25th and 26th July 2014
The Barn, Frouds Lane, Aldermaston
Freely adapted for male and female pirates by Phil Willmott, from the novel by Robert Louis Stevenson
Outdoor theatre in England is a risky business and in their first outdoor production in 2012, Aldermaston Players were hindered by heavy rain. No such issue this time. Blessed by the weather this production shone from the first to the last. Known for their inspired choices of material with which to work, the company fleshed out the plentiful and varied roles with relish. It was a delight to see a stage so bristling with enthusiasm and this transferred to the large delighted audience, many of whom were captivated children. The script offered plenty for the cast to work with and told the story clearly.
Speaking with the show’s assistant director before the start, I was told to look out for the new and inexperienced faces cast in this show. What makes this company special is the talent pool available. Not just locals but enthusiasts from far and wide. So it surprised me that the show was even and the new faces fitted well. Often there is a danger that newcomers will be overawed and stilted. Not here.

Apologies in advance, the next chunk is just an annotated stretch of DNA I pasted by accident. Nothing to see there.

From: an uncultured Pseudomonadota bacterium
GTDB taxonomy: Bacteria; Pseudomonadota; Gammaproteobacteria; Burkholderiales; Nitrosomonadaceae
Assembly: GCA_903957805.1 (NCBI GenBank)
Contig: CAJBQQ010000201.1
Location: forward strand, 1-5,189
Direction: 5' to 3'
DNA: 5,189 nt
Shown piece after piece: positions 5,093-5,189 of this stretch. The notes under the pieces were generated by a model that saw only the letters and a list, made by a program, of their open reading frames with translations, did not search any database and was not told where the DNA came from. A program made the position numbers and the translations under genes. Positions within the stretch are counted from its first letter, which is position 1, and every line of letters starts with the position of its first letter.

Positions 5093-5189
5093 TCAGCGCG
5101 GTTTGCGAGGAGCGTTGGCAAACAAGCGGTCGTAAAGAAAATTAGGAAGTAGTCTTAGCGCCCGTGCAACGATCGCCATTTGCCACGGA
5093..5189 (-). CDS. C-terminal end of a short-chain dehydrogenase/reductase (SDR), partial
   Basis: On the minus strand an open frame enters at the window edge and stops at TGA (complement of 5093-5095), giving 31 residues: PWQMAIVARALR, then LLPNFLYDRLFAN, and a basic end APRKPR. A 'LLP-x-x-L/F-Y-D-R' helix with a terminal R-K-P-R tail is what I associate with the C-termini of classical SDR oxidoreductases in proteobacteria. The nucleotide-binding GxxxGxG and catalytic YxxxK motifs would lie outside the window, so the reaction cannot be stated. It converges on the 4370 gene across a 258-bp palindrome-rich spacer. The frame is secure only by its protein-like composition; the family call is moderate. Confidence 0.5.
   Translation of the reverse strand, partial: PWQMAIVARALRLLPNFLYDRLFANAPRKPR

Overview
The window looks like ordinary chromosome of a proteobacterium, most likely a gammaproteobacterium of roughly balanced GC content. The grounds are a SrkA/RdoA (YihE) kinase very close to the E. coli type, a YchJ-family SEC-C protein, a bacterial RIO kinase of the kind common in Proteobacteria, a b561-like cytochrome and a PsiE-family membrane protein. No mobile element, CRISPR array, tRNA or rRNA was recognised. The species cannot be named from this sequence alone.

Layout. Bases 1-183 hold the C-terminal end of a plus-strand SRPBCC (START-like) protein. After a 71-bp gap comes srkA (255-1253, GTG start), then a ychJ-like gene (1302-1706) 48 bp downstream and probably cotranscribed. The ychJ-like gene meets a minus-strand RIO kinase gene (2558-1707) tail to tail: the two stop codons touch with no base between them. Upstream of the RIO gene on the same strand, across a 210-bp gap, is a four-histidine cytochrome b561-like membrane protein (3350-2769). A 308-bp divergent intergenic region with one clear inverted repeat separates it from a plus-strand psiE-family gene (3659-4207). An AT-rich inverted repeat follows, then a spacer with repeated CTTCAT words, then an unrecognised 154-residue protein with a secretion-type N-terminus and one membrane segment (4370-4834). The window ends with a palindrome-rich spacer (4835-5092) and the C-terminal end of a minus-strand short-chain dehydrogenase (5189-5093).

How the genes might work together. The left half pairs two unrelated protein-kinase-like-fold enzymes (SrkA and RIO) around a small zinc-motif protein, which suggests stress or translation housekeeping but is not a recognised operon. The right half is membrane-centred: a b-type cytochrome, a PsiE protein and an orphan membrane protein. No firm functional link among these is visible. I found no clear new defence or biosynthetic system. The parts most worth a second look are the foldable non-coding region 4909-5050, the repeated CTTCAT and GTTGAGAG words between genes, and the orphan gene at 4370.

The voices all worked well and only on a few occasions did I miss dialogue. But this is not Shakespeare, although he would have been familiar with the staging, one could argue. This was a delightful Pantomime with Christmas nowhere in sight. Again I was delighted with an array of costumes of the highest standard. There is nothing more off-putting than an uncomfortable and ill-fitting costume. These were outstanding. Each garment, prop and wig chosen with care and subtlety. I was particularly impressed by the parrot and its handler. I wished him a bigger role!
Highlights for me included the boat going ashore; no loss of concentration as it pulled away to the island, the cheese sketch; an opportunity for the running gag and the sword fight; mayhem! I wanted more songs from the cast members I know can sing, but those we were offered were splendid.
The audience participated when required and clapped enthusiastically at many zany moments, and loudly at the end.